curie

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curie

 (Ci) [ku´re]
a unit of radioactivity, defined as the quantity of any radioactive nuclide in which the number of disintegrations per second is 3.700 × 1010.

Curie

Marie (1867-193) and Pierre (1859-1906), French chemists and physicists and Nobel laureates (wife and husband). See: curium.

cu·rie (C, c, Ci),

(kyū'rē),
A unit of measurement of radioactivity, 3.70 ×1010 disintegrations per second; formerly defined as the radioactivity of the amount of radon in equilibrium with 1 g radium; superseded by the S.I. unit, the becquerel (1 disintegration per second).
[Marie (1867-1934) and Pierre (1859-1906) Curie, French chemists and physicists and Nobel laureates]

curie

An obsolete unit of radioactivity (i.e., radioactive decay) equal to 3.7 x 1010 disintegrations/sec of a radioactive nuclide, roughly equivalent to the activity of 1 g of radium; the curie was replaced by the SI-derived unit for radioactivity, the Becquerel (2.70 x 10-11 curies).

cu·rie

(Ci) (kyūr'ē)
A unit of measurement of radioactivity, 3.70 × 1010 disintegrations per second; superseded by the S.I. unit, the becquerel (1 disintegration per second).

Curie,

Marie, French physicist, 1867-1934.
curie - a unit of measurement of radioactivity.

Curie,

Pierre, French physicist, 1859-1906.
curie - a unit of measurement of radioactivity.

cu·rie

(C) (kyūr'ē)
A unit of measurement of radioactivity superseded by the S.I. unit, the becquerel (1 disintegration per second).
References in periodicals archive ?
Pycior, in her article "Reaping the benefits of collaboration while avoiding its pitfalls: Marie Curie's Rise to Scientific Prominence," (in Social Studies of Science [1993]), Curie was astute about demonstrating her independent intellectual achievements and published some results in her own name, even as Pierre's results on radium were always published with joint authorship.
The challenges in an "age of information" proliferated, and in the 1920s Curie engaged closely with two specific, interrelated issues regarding intellectual property.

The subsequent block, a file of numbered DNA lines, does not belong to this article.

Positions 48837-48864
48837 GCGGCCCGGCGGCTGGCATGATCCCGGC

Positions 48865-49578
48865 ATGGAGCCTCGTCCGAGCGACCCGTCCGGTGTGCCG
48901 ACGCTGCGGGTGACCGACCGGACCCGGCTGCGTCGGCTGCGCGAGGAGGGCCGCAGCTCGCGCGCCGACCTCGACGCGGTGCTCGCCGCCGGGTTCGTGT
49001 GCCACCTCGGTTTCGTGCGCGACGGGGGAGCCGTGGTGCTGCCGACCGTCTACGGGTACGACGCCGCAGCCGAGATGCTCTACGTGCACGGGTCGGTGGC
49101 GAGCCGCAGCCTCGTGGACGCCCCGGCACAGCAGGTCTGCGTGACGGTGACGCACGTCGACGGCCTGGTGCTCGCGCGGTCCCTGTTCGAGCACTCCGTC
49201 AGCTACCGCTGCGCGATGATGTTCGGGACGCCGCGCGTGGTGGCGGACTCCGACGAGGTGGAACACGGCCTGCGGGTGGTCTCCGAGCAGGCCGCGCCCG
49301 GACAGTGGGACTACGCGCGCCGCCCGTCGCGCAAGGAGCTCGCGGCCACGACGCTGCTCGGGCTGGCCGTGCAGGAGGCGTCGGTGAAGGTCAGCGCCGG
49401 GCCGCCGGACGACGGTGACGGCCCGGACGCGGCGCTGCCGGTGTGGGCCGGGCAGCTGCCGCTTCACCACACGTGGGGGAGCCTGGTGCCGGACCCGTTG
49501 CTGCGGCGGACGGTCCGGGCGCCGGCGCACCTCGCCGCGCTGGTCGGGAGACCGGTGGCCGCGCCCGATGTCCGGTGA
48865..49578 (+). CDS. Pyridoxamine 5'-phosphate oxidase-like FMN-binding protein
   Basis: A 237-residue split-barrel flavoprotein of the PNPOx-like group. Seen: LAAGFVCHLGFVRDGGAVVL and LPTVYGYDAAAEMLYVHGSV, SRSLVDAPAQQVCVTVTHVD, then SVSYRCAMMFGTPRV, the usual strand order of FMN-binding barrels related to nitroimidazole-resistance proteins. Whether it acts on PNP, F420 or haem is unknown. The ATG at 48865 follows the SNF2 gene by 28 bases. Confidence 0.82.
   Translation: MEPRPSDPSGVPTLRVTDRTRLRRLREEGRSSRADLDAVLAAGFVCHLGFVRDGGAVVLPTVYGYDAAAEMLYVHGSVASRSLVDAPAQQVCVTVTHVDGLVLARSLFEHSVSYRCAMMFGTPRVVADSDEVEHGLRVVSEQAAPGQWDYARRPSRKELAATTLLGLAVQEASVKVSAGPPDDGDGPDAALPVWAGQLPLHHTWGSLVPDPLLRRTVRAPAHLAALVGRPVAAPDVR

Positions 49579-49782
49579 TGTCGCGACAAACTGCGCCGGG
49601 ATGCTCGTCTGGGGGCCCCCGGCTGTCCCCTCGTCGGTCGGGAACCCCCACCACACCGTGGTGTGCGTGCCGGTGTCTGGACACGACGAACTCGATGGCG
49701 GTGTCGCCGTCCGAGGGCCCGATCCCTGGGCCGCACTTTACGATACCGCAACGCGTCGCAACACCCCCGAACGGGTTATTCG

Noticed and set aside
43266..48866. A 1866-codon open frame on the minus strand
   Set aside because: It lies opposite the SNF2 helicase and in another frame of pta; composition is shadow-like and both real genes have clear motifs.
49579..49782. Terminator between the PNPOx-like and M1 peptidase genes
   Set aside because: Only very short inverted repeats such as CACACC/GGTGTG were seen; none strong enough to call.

Moreover, scientists often patented instruments, if not their discoveries, as had Pierre Curie, providing important income to his wife and daughters after his death.
Marie Curie was born Maria Sklodowska in Warsaw in 1867 during a period when the Polish nation was subsumed under of the repressive regime of the Russian czars.
But sometime in the spring of 1894, Marie Sklodowska was introduced to Pierre Curie. Very soon, everything changed.
At 35, Pierre Curie was eight years older than Marie and had already done work that should have been well known in scientific circles: His study of crystals had led him to postulate important laws of symmetry, and he had been conducting experiments in magnetism that would produce enduring laws.
Complementing the work at the Newcastle Hospice, Marie Curie Nurses work across the region to provide free care to patients with terminal cancer and other illnesses in their own homes.
Estelle Vasey, chairman of the Northern Rock Charity Committee, said: "Planting a daffodil bulb in the Marie Curie Field of Hope is a tangible way of remembering friends and loved ones and it looks so beautiful when they bloom in spring and of course they return each year to remind us."
In 1911 Marie Curie was awarded the Nobel Prize in Chemistry for producing a pure metal sample of radium and establishing the atomic weight of radium and polonium.
At the onset of World War I, and although she despised war, Curie donated she and her late husband's Nobel Prize medals to the French war effort (Pierre had died an untimely death in 1906).
Of course, Curie couldn't have foreseen that the papers documenting her life would intimidate archivists many decades after her death.
Curie understood that radium, like the sun, could have both therapeutic and destructive uses.